With this Amendment we are taking Amendment No. 204, in page 33, line 8, leave out "one" and insert "five", and Amendment No. 205, in line 10, leave out "one" and insert "five", both of which raise the question of £1,000 and £5,000, an issue which we discussed on an earlier Clause.
§ Sir C. Mott-Radclyffe
I support what my right hon. Friend the Member for Harrogate (Mr. Ramsden) has said. When the Minister replies I hope that he will pay attention to this point. Throughout our earlier debates on the question of chattels he has consistently underestimated the problem of valuation. He has consistently taken the line that it is rather analogous to valuation for Estate Duty. But there is no analogy there at all. The valuation for Estate Duty follows a fairly well-known practice, when a man's assets are valued on his death. Valuation for chattels over £1,000 on sale, in relation to what they might have been worth on Budget day, is a totally different problem of enormous complexity.
With a population of 52 or 53 million there are not sufficient trained qualified valuers to undertake this task. More than 50 per cent. of all the transactions that took place at Sotheby's last year were over £1,000. How do the Government think that this will be administered in practice? Has every item which is entered into a sale in any auction to have a certificate sent in by the vendor describing how he acquired it?
Has he to say whether he acquired it by inheritance or by possession, and if so the date, and if he bought it, what he paid for it? Is every cheque drawn on a bank to be accompanied by a certificate from the person who signs the cheque saying what the cheque is drawn in respect of?
1009 Purely on the administrative side, apart from the policy aspect, it will be impractical to try to apply a Capital Gains Tax to all chattels of say more than £1,000, and the more one thinks about it, the more one is certain about it. The Amendment seeks to extend the limit from £1,000 to £5,000. That, at least, eases the burden a little.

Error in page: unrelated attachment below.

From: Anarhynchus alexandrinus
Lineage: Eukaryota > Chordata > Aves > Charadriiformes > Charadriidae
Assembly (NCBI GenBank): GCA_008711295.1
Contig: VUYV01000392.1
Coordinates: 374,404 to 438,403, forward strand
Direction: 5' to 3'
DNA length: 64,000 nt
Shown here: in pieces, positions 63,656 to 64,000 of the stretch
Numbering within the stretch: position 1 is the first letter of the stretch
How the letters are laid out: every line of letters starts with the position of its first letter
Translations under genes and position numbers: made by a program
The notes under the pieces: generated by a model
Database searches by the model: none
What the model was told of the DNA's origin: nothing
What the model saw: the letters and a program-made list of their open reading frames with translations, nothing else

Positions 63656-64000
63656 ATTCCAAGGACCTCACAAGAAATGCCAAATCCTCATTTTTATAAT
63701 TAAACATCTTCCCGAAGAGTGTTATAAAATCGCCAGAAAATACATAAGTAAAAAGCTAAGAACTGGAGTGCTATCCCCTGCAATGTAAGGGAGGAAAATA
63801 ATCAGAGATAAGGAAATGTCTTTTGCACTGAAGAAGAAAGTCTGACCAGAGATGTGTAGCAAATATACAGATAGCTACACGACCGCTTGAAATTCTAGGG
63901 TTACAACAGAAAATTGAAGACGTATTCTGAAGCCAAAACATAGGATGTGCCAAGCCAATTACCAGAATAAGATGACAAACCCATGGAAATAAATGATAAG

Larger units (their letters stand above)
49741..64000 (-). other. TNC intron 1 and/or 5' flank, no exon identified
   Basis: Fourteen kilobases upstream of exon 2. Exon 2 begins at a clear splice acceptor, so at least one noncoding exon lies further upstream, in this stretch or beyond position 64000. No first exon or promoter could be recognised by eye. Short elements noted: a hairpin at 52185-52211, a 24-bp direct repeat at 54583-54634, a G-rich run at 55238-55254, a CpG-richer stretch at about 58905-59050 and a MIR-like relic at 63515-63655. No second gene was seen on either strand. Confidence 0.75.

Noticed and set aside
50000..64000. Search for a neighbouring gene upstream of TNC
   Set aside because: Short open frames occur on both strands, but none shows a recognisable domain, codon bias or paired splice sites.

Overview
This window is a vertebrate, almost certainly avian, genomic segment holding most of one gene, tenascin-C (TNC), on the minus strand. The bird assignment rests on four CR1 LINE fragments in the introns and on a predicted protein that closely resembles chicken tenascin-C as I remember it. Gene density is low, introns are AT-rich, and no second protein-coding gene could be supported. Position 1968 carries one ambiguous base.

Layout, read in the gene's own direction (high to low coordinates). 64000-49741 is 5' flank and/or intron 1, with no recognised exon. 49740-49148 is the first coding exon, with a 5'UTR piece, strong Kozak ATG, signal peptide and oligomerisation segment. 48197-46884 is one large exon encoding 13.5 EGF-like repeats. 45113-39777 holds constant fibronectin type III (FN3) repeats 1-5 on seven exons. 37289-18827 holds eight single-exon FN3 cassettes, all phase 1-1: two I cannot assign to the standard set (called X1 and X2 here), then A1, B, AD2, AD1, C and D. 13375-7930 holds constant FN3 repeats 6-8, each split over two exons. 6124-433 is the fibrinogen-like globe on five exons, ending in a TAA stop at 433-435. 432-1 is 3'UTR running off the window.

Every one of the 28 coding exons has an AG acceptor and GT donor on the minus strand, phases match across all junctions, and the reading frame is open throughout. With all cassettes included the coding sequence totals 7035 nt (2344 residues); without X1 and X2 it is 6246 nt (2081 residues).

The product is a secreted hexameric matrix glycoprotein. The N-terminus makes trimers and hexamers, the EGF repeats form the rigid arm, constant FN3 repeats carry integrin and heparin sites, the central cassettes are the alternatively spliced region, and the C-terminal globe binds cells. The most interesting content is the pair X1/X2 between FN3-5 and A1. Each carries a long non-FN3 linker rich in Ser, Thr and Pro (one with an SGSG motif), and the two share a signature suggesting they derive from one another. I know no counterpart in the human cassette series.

I hope that when the Solicitor-General replies he will deal seriously with this problem, and not in a sort of abstract way on the basis that this is a simple problem of valuation, because he knows that it is not.
§ Mr. Nicholas Ridley (Cirencester and Tewkesbury)
The figure of £1,000 will be eroded in value if we have continued inflation and I think that we can adduce this as an argument for accepting the Amendment. Surtax was fixed at £2,000 before the war. That sum is now worth £6,500 in terms of present-day money. If the proposed tax had been brought in in 1951 at the £1,000 limit, it would now be worth only £720.
I n view of the ever-lowering value of money, I feel sure that the Solicitor-General will agree that inflation will do further damage to this limit, and that to raise it to £5,000 would help considerably in the future.
§ The Solicitor-General
The Amendment has been moved and supported in an eminently reasonable manner, but I am sure that the right hon. Member for Harrogate (Mr. Ramsden) will not be disappointed or surprised if I say that the Government cannot accept it.
What it is necessary to consider is what is the object of the exemption up to the figure of £1,000? The object is not to create a class of assets which shall be immune from Capital Gains Tax. That is precisely what we would do if we were to accept the Amendment.
The object is quite different. It is to exempt ordinary household goods and possessions. If we apply that test, there can be nothing objective about it. It must be simply a matter of judgment as to where we put the figure. There can never be a precise figure, whether it is £1,000, £2,000, or £5,000. What we have to ask ourselves is, what do ordinary citizens possess?
The only chattel which the ordinary household possess which is worth more 1010 than £1,000 is a motor car, and motor cars are already expressly exempted by another provision in the Bill. It is very difficult to imagine anything else in the ordinary household—leaving aside people who are very wealthy—which is worth more than £1,000.
If we are dealing with chattels, there is one other way of drawing a line, and that is to be selective, to try to distinguish between one class of chattel and another, and put pictures on one side of the line, and other articles—say sailing boats—on the other.
That, I believe, would be a perfectly impossible line to draw. Therefore, the only line we can draw is the sort of line which is drawn in this Clause. We have to fix a particular figure. This matter has been very fully debated already and I do not think the House wants to go over it again, so we invite the Committee to say that, quite clearly, £5,000 is much too high. We should be adding a very special exception in the case of chattels to the principle of a Capital Gains Tax, and we suggest that the figure of £1,000 is eminently reasonable, so we invite the Committee to accept it.